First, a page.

PHARMACY

Reports: AMA supports legislation against ‘pay-for-delay’ deals

BY Alaric DeArment

NEW YORK — The American Medical Association has come out in favor of legislation to stop deals between branded and generic drug makers that critics blame for delaying entry of generics into the market, according to published reports.

Forbes reported that the AMA would support federal legislation to ban so-called "pay-for-delay" settlements. The AMA joins the Federal Trade Commission, which has strongly criticized the settlements

Typically, when a generic drug company wants to be the first to market a generic version of a drug, it will file for Food and Drug Administration approval for it before the branded drug has lost patent protection. This usually prompts a lawsuit from the branded drug company, and while the suits often go to trial, in many cases, they will result in a settlement that allows the generic drug maker to launch at a later date.

While the "pay" part of the deal may be monetary, it frequently consists of a promise on the part of the branded drug maker not to market an authorized generic — essentially the branded drug marketed at a discount under its generic name, usually by a third-party company — during the 180-day market exclusivity period to which generic companies are entitled if they are the first to win approval for a generic, when they have the sole right to compete against the branded version.

According to the Generic Pharmaceutical Association, a trade group, the settlements usually result in the generic drug becoming available ahead of patent expiration, and delaying entry beyond the expiration would be illegal.


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Towers Watson names Loblaw Companies preferred pharmacy for Towers Watson Canadian Rx Coalition

BY Michael Johnsen

TORONTO — Towers Watson on Tuesday announced that it has selected Loblaw Companies as the preferred pharmacy services provider for its Towers Watson Canadian Rx Coalition, a collaborative network of private sector drug plan sponsors. 

The arrangement with Loblaw is expected to improve employers’ ability to offer their employees access to a robust range of drug store health resources and support overall health and wellness needs while enabling long-term sustainability of their benefits programs in the face of rising costs. 

With approximately 500 pharmacies today in its network of banners, Loblaw is one of the largest full-service retail drug retailers operating in Canada, Towers Watson reported. Loblaw offers a variety of patient education programs and in-store dietitians to address the health and wellness needs of customers, and its stores are home to more than 100 medical clinics, 100 optical shops and 60 Goodlife Fitness facilities.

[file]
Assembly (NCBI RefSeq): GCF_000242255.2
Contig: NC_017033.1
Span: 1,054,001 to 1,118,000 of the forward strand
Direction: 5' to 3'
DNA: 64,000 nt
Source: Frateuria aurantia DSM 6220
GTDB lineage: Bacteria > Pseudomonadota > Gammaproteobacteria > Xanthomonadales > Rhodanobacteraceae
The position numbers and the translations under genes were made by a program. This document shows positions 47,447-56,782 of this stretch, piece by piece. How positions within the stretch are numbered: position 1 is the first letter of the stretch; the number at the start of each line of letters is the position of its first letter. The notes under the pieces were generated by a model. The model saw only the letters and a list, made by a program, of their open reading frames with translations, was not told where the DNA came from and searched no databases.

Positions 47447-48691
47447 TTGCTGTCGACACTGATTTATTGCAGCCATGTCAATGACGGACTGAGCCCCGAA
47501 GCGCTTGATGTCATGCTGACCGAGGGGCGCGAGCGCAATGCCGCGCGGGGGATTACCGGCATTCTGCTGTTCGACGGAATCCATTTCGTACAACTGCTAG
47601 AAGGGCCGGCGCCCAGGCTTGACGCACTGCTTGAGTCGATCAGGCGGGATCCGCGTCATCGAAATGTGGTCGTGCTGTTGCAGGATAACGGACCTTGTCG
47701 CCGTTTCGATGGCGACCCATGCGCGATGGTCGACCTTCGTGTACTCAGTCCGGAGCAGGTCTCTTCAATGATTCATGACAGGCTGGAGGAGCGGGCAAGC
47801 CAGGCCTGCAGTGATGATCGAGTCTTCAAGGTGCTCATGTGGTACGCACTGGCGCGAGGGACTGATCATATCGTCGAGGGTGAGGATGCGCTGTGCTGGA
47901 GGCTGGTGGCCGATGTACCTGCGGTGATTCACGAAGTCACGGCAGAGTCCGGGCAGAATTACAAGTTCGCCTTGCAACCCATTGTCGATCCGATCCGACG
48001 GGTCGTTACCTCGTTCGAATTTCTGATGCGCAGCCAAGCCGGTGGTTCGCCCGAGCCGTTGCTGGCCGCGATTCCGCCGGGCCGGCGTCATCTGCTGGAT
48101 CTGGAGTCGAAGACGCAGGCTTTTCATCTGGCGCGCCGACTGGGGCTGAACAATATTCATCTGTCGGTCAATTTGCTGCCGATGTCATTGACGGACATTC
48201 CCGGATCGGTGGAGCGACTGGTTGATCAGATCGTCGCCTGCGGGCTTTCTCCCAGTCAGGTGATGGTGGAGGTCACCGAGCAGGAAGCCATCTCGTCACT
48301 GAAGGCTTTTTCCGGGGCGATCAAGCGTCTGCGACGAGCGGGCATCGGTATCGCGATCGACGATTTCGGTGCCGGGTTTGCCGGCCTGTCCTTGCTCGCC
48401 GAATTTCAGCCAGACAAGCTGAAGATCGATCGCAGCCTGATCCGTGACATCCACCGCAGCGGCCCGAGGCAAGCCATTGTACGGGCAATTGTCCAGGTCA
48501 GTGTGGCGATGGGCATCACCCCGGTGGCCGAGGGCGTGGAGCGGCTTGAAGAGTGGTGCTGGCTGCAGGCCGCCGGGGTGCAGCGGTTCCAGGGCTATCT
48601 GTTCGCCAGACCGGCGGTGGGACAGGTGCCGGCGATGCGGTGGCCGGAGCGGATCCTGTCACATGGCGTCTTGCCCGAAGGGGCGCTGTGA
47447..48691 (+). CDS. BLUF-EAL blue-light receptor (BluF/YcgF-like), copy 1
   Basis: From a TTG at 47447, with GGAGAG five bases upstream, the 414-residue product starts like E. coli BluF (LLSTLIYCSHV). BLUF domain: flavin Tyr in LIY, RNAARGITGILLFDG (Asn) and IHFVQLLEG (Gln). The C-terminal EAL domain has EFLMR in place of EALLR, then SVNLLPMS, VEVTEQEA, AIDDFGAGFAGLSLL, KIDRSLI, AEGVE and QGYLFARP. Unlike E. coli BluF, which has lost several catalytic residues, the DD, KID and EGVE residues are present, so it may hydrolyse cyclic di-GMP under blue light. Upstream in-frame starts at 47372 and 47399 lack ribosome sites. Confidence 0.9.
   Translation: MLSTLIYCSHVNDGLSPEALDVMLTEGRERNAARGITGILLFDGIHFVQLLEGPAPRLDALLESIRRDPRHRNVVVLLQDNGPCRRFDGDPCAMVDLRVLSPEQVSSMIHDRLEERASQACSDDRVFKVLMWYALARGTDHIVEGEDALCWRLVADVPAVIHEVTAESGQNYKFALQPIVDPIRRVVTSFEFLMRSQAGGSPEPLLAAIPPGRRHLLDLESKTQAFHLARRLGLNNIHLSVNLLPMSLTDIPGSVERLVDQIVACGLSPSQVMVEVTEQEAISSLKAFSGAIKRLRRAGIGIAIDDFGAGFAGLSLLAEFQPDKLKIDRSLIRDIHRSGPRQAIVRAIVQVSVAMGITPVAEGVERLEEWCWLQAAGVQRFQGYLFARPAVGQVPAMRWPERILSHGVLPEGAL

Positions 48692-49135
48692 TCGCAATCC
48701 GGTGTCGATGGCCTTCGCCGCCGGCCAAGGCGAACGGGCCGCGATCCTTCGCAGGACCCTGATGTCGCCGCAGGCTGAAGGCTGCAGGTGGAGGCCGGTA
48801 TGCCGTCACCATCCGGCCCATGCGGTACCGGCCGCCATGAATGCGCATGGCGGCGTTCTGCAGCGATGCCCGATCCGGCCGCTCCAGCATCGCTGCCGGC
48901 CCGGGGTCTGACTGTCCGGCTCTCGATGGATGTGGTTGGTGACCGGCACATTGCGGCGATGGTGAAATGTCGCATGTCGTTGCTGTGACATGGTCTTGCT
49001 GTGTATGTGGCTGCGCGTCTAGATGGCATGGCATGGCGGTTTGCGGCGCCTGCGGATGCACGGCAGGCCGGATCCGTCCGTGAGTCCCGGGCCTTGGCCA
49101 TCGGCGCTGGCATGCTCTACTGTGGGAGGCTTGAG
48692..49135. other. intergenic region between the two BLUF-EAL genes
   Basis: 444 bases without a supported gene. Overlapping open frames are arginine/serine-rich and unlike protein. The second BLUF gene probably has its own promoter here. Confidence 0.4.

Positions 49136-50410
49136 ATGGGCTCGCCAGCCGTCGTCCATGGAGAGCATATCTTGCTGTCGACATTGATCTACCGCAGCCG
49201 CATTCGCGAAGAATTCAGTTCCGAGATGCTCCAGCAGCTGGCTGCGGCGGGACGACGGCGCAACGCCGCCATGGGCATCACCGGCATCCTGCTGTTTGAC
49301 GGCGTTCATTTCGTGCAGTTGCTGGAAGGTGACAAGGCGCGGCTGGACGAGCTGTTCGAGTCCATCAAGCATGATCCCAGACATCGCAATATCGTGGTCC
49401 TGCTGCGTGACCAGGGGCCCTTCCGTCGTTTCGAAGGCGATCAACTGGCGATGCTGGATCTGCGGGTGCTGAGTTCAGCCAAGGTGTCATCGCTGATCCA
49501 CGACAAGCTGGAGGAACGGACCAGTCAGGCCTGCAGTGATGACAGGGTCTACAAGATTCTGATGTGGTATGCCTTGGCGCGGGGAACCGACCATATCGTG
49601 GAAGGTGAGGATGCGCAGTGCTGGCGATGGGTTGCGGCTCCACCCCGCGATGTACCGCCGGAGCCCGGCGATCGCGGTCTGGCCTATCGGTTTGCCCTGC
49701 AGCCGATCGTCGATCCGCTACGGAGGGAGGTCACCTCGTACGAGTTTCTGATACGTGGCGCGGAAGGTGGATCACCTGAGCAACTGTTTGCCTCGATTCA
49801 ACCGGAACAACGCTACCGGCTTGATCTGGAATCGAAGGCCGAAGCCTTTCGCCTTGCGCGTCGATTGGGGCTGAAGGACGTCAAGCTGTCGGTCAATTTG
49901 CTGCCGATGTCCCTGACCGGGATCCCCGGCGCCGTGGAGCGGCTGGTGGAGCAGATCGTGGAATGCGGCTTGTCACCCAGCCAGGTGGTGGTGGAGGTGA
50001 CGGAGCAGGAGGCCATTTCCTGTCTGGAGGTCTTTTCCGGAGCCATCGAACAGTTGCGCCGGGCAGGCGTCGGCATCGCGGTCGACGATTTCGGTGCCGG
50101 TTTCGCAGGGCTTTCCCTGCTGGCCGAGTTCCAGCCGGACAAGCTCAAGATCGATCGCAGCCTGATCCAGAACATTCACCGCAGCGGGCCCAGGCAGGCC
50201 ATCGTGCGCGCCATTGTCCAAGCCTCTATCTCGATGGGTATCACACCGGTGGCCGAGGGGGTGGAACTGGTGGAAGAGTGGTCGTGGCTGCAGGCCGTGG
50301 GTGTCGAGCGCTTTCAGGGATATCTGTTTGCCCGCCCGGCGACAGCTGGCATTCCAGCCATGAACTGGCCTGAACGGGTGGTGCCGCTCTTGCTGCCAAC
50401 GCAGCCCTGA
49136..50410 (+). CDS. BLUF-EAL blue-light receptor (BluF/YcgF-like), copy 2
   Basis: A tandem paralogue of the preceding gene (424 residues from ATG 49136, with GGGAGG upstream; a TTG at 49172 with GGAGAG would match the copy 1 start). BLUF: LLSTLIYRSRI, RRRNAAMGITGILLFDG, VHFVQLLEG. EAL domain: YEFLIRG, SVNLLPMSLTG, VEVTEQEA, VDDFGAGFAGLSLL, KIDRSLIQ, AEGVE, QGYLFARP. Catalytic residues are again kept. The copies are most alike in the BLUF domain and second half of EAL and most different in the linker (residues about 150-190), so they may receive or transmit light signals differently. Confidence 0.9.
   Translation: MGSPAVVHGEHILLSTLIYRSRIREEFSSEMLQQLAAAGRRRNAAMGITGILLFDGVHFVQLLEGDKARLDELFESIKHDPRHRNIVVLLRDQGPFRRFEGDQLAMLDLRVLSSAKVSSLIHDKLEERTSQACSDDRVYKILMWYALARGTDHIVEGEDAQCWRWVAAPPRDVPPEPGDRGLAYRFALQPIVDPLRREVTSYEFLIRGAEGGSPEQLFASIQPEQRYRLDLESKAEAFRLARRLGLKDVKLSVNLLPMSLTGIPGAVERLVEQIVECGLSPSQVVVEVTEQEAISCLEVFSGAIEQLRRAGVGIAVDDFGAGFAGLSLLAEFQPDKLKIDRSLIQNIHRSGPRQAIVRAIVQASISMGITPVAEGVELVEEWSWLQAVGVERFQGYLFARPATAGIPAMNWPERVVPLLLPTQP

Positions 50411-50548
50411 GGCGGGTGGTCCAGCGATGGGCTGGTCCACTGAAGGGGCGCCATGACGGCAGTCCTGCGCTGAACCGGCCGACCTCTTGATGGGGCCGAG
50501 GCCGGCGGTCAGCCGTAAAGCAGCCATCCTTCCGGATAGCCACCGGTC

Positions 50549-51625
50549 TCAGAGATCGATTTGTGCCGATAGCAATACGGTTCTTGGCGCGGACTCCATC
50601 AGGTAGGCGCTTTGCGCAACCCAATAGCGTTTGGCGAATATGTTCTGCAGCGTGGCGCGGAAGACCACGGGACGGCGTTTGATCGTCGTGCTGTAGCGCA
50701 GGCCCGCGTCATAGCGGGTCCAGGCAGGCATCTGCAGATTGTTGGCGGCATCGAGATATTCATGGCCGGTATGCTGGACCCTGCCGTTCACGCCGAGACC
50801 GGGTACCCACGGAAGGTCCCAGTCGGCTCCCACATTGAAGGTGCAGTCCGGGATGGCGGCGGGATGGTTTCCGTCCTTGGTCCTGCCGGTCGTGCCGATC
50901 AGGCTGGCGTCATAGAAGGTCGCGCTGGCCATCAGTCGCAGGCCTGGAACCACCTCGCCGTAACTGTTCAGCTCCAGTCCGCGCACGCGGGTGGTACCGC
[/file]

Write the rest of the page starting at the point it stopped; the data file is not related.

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NCPA survey: Most independents provide compounding services

BY Michael Johnsen

ALEXANDRIA, Va. — As many as 85.5% of independent community pharmacies offer patients traditional compounding services, and while it accounts for a small portion of their business, the health-enhancing effect for patients can be dramatic, according to a new survey released Tuesday by the National Community Pharmacists Association.

Of those pharmacists who compound medications, nearly two-thirds reported the medications made up less than 5% of their pharmacy practice. Nearly 3-out-of-4 compounding pharmacists only provide nonsterile medications. Despite the fact that traditional compounding only represents a fraction of their business, 70% of pharmacists report participating in ongoing training/educational courses related to compounding techniques. This training is in addition to any continuing education that may be required to sustain one’s license as a pharmacist, NCPA reported.

“This survey offers fresh evidence that traditional compounding services are a saving grace for patients when mass-produced drugs aren’t available or are not appropriate for the patient,” stated Douglas Hoey NCPA CEO. “Pharmacists will continue to work constructively with Congress and other policymakers to not only help prevent another crisis like the [recent] meningitis outbreak, but to also preserve patients’ access to customized and safe compounded medications," he said.  

“Pharmacists are appalled by the reported actions of the rogue drug manufacturer at the center of the tragic, nationwide meningitis outbreak,” Hoey said. “It purported to be a pharmacy, but its actions told another story. It’s disappointing that regulators did not act sooner to prevent patient suffering.”

Pharmacists and other experts consider the cornerstone of traditional pharmacy compounding to be the preparation of customized medications on a patient-by-patient basis in response to the request of a doctor or other prescriber. The practice is most commonly employed when manufactured drugs are not appropriate for a particular patient, such as children or those with allergies, or when mass-produced medicines are not available.

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